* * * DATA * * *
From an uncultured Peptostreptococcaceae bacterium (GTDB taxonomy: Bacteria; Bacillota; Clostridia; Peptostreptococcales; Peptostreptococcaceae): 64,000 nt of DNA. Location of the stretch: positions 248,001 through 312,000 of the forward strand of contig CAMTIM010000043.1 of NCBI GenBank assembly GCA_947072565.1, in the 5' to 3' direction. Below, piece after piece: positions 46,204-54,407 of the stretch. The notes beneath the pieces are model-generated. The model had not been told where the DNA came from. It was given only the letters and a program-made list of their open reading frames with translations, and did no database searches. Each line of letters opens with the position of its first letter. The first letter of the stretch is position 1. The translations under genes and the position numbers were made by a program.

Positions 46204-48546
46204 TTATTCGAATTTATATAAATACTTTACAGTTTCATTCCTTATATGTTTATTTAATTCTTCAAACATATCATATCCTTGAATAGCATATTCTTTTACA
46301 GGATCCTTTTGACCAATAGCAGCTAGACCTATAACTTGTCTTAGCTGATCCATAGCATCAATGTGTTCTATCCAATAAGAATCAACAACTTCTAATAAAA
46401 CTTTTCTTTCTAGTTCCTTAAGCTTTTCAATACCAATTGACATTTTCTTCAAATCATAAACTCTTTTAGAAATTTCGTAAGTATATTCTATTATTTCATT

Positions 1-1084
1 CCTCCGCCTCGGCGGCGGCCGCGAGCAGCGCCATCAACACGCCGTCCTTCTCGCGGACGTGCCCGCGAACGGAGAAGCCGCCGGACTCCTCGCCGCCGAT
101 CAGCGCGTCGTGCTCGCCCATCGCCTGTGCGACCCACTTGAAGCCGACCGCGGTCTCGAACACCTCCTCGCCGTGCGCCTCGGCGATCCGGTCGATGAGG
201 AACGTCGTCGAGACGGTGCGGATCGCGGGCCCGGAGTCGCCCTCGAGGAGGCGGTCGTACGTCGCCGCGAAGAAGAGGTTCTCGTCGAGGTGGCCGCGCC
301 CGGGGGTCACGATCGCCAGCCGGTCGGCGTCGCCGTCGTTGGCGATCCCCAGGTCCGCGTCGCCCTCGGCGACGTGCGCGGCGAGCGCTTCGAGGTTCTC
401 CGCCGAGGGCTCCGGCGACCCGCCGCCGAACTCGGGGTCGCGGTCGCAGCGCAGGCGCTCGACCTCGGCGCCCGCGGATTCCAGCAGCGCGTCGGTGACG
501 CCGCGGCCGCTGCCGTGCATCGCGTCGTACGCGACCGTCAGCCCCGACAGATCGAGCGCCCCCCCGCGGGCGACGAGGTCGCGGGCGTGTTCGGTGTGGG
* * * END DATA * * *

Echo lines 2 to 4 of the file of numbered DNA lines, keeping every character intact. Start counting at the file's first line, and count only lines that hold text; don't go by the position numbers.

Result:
Positions 46204-48546
46204 TTATTCGAATTTATATAAATACTTTACAGTTTCATTCCTTATATGTTTATTTAATTCTTCAAACATATCATATCCTTGAATAGCATATTCTTTTACA
46301 GGATCCTTTTGACCAATAGCAGCTAGACCTATAACTTGTCTTAGCTGATCCATAGCATCAATGTGTTCTATCCAATAAGAATCAACAACTTCTAATAAAA